|Medical Dictionary - Dictionary of Medicine and Human Biology|
A hypnotic and sedative; as a metabolite of chloral hydrate, it contributes to the depressant activity of chloral hydrate. SYN: trichloroethyl alcohol.
trichloroethyl alcohol (tri-klor-o-eth′il)
An analgesic and inhalation anesthetic used in minor surgical operations and in obstetric practice; administration requires that only nonrebreathing circuits be used because of the toxicity of dichloracetylene resulting from interaction of t. with soda lime. SYN: ethinyl trichloride, trichloroethene.
A propellant used for aerosol sprays; has anesthetic and arrhythmogenic activity if inhaled in high concentration. SYN: trichloromonofluoromethane.
Used as an antiseptic, disinfectant, and fungicide.
(2,4,5-trichlorophenoxy)acetic acid (2,4,5-T) (tri-klor-o-fe-nok′se-a-se-tik)
A herbicide and defoliant synthesized by condensation of chloracetic acid and 2,4,5-trichlorophenol, used as the principal constituent of Agent Orange.
tricho-, trich-, trichi-
The hair; a hairlike structure. [G. thrix (trich-)]
Incorrect name for Trichuris. [tricho- + G. kephale, head]
Yellow-orange and violet natural pigments related to melanins; partly responsible for the red and auburn colors of human hair. [tricho- + G. chroma, color]
One of a number of structures, in the form of minute elongated cysts, arranged radially around the periphery of a protozoan cell and containing fluid which when discharged serves for offense or defense; found in ciliates, such as Paramecium species. SYN: trichite. [tricho- + G. kystis, bladder]
A genus of biting lice that includes the species T. canis (T. latus), the biting louse of dogs that commonly serves as an intermediate host for the dog tapeworm, Dipylidium caninum, as well as the species T. climax (Bovicola caprae), T. parumpilosus (B. equi), T. scalaris (B. bovis), and T. sphaerocephalus (B. ovis). SEE ALSO: Bovicola, Damalinia. [tricho- + G. dektes, a beggar]
A genus of fungi in soil that furnishes the antibiotic gliotoxin. Has produced rare opportunistic infections. [tricho- + G. derma, skin]
Dominantly inherited or nonfamilial elliptical parafollicular mesenchymal hamartomas.
SYN: trichalgia. [tricho- + G. odyne, pain]
Defective nutrition or growth of hair, often culminating in alopecia. May be acquired or congenital; the latter often with metabolic or other birth defects. [tricho- + G. prefix dys-, abnormal, + trophe, growth]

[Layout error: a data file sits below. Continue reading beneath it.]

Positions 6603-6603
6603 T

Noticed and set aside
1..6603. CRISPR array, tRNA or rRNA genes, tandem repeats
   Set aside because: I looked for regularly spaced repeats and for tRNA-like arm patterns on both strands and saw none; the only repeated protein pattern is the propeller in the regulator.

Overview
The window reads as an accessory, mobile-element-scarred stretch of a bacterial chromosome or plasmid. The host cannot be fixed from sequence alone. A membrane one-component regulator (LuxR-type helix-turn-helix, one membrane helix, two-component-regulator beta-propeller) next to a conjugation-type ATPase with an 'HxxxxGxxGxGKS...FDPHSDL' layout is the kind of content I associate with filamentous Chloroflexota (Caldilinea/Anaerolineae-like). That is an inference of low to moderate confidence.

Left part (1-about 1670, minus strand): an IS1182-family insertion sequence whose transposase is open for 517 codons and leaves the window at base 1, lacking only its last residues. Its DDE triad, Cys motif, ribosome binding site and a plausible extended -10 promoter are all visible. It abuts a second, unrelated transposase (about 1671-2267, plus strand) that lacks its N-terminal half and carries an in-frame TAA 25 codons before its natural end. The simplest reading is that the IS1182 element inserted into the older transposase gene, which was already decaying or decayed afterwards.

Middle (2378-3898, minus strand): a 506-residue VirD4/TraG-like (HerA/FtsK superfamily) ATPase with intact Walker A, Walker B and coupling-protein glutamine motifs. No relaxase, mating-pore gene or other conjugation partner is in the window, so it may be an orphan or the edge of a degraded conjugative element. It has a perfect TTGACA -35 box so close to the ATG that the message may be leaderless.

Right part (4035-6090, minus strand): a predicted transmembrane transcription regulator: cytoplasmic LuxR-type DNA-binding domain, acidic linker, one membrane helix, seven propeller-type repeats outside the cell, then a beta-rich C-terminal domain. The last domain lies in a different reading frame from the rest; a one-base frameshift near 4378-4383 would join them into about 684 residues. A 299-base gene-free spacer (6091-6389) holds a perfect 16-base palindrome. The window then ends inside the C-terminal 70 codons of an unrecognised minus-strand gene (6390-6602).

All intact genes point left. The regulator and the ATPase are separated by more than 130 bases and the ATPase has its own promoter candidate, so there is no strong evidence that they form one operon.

trichoepithelioma (trik′o-ep-i-the-le-o′ma) [MIM*132700]
Multiple small benign nodules, occurring mostly on the skin of the face, derived from basal cells of hair follicles enclosing small keratin cysts; autosomal dominant inheritance. SYN: Brooke tumor, epithelioma adenoides cysticum, hereditary multiple t.. [tricho- + epithelioma] desmoplastic t. a solitary, hard, annular, centrally depressed papule, occurring usually in women on the face, consisting of dermal strands of basaloid cells and small keratinous cysts within sclerotic desmoplastic stroma. hereditary multiple t. SYN: t..
1. The sensation felt when a hair is touched. 2. A form of paresthesia in which there is a sensation as of a hair on the skin, on the mucous membrane of the mouth, or on the conjunctiva. [tricho- + G. aisthesis, sensation]
A usually solitary tumor or hamartoma in which multiple abortive hair follicles open into a central cyst or space opening on the skin surface. [tricho- + L. folliculus, fountain, spring, + G. -oma, tumor]
An agent that promotes the growth of hair. [tricho- + G. -gen, producing]
SYN: hairy tongue. [tricho- + G. glossa, tongue]
A substance of the nature of keratohyalin found in the developing inner root sheath of the hair follicle.
Hairlike. [tricho- + G. eidos, resemblance]
A nervous habit of plucking at the hair. SYN: trichology (2) . [G. trichologeo, to pluck hairs, fr. tricho- + lego, to pick out, gather]
1. The study of the anatomy, growth, and diseases of the hair. [tricho- + G. logos, study] 2. SYN: trichologia. [G. trichologeo, fr. tricho- + lego, to pick out]
SYN: trichiasis. [tricho- + G. -oma, tumor]
Congenital condition characterized by abnormally long eyelashes; associated with dwarfism. [tricho- + G. megas, large]
An agent that is destructive to Trichomonas organisms.
Common name for members of the family Trichomonadidae.
A family of protozoan flagellates that includes the genus Trichomonas.
A genus of parasitic protozoan flagellates (subfamily Trichomonidinae, family Trichomonadidae) causing trichomoniasis in humans, other primates, and birds. Specificity is more marked for its precise microhabitat than for host species. The genus has been divided into several genera: T., Pentatrichomonas, Tetratrichomonas, and Tritrichomonas. [tricho- + G. monas, single (unit)] T. buccalis SYN: T. tenax. T. foetus former name for Tritrichomonas foetus. T. gallinarum former name for Tetratrichomonas gallinarium. T. hominis former name for Pentatrichomonas hominis. T. ovis former name for Tetratrichomonas ovis. T. suis former name for Tritrichomonas suis. T. tenax a species that lives as a commensal in the mouth of humans and other primates, especially in the tartar around the teeth or in the defects of carious teeth; there is no evidence of direct pathogenesis, but it is frequently associated with pyogenic organisms in pus pockets or at the base of teeth. SYN: T. buccalis. T. vaginalis a species frequently found in the vagina and urethra of women (in whom it causes trichomoniasis vaginitis) and in the urethra and prostate gland of men (the only known natural hosts); considerable differences in pathogenicity exist among various strains of this species.